13 Entrepreneurship Why does it matter?

14 What History Tells Us... Entrepreneurship as a means of hope for prosperity and an increase in living standard – The last great period when entrepreneurs transformed the American economy was in the late 1800’s In fact, most of the 1997 Fortune 200 were already among the largest corporations in of the 200 largest companies in America were started by entrepreneurs Many of these entrepreneurs were first generation Americans

15 Government Market Forces The Early 1900s Reflected a Free Market Approach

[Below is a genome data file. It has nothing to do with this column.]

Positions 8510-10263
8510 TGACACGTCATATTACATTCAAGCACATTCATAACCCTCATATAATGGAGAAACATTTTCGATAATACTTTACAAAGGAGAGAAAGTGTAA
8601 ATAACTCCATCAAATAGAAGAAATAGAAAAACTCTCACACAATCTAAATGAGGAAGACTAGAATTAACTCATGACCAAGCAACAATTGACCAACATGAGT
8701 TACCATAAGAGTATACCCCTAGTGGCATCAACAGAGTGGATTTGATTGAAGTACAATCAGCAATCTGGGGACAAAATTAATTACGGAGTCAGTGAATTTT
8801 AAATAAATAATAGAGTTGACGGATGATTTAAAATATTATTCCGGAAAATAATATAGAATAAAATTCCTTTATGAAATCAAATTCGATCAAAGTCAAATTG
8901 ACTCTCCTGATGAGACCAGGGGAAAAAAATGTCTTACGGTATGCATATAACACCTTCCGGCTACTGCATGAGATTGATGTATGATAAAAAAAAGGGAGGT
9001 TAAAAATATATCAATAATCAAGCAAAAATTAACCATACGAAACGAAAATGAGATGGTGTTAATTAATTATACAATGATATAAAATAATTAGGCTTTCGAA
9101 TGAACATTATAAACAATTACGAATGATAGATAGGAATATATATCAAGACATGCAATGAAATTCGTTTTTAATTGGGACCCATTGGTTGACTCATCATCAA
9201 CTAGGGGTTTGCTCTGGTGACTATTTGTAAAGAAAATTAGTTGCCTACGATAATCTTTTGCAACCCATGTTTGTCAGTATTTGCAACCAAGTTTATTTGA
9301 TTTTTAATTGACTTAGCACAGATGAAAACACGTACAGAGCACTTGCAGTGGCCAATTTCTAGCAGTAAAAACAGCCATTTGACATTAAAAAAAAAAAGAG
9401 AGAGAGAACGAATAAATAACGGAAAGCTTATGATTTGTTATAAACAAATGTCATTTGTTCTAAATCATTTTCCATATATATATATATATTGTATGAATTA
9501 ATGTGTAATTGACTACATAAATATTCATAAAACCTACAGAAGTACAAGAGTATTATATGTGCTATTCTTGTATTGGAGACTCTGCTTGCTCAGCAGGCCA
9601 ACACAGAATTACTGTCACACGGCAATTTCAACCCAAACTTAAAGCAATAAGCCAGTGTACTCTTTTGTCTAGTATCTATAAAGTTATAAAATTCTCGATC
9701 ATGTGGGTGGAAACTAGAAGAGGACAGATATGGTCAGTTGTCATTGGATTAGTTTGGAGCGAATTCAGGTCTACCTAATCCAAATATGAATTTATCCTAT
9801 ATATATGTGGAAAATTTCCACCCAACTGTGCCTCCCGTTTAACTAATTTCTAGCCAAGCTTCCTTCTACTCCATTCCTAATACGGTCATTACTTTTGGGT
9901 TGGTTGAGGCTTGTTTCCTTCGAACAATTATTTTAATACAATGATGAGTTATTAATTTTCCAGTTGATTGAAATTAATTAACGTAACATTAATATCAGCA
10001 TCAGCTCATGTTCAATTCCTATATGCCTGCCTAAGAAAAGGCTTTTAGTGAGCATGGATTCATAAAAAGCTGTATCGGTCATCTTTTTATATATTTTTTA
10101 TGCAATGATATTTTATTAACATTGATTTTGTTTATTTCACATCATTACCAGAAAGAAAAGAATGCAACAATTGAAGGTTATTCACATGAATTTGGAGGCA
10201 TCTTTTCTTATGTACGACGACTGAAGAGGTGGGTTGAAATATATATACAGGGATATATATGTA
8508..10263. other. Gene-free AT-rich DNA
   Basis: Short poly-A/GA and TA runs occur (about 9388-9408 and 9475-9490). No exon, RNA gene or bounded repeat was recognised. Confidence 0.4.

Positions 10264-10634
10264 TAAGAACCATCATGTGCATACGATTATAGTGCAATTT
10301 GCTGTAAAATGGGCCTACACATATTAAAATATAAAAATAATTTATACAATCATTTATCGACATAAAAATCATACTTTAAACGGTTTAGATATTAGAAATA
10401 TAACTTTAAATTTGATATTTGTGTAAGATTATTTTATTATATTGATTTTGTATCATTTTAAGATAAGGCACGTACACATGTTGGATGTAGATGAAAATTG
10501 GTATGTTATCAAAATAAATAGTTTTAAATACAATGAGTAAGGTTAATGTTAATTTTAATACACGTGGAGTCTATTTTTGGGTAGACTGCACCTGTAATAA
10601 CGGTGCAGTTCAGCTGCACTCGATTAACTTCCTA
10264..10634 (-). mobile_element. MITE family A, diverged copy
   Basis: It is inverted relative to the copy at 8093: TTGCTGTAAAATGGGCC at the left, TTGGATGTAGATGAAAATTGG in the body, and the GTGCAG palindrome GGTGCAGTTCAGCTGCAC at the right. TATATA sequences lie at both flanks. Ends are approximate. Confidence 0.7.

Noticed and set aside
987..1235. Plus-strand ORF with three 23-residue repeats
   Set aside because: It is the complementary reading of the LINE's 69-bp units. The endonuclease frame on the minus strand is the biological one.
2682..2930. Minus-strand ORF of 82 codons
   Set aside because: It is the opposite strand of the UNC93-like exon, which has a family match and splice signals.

16 What History Tells Us... Mid 1940s – Mid 1970s – Rise of mass production – Conglomerate Integration – Rise of corporate economy and corporate society – Industrial/Governmental alliance

17 Government Market Forces Late 1900s Reflect an Increasingly Activist Approach

18 Mid 1970s – Mid 1990s Period of economic transition Stagnation and decline Crisis of confidence Change in focus emerged in business education – My experience in mid 1980s – My experience in the 1990s

19 Demarcation Point: The Decline of “Brontosaurous Capitalism” The large corporations formed in the last great entrepreneurial era in America are no longer creating new jobs in significant numbers Total employment by the Fortune 500 companies has dropped from 20% of US workforce in 1980, to about 7% in the late 1990s (Carlsson, 1992 and 1999) Fortune 500 actually lost over 5 million jobs during the past 20 years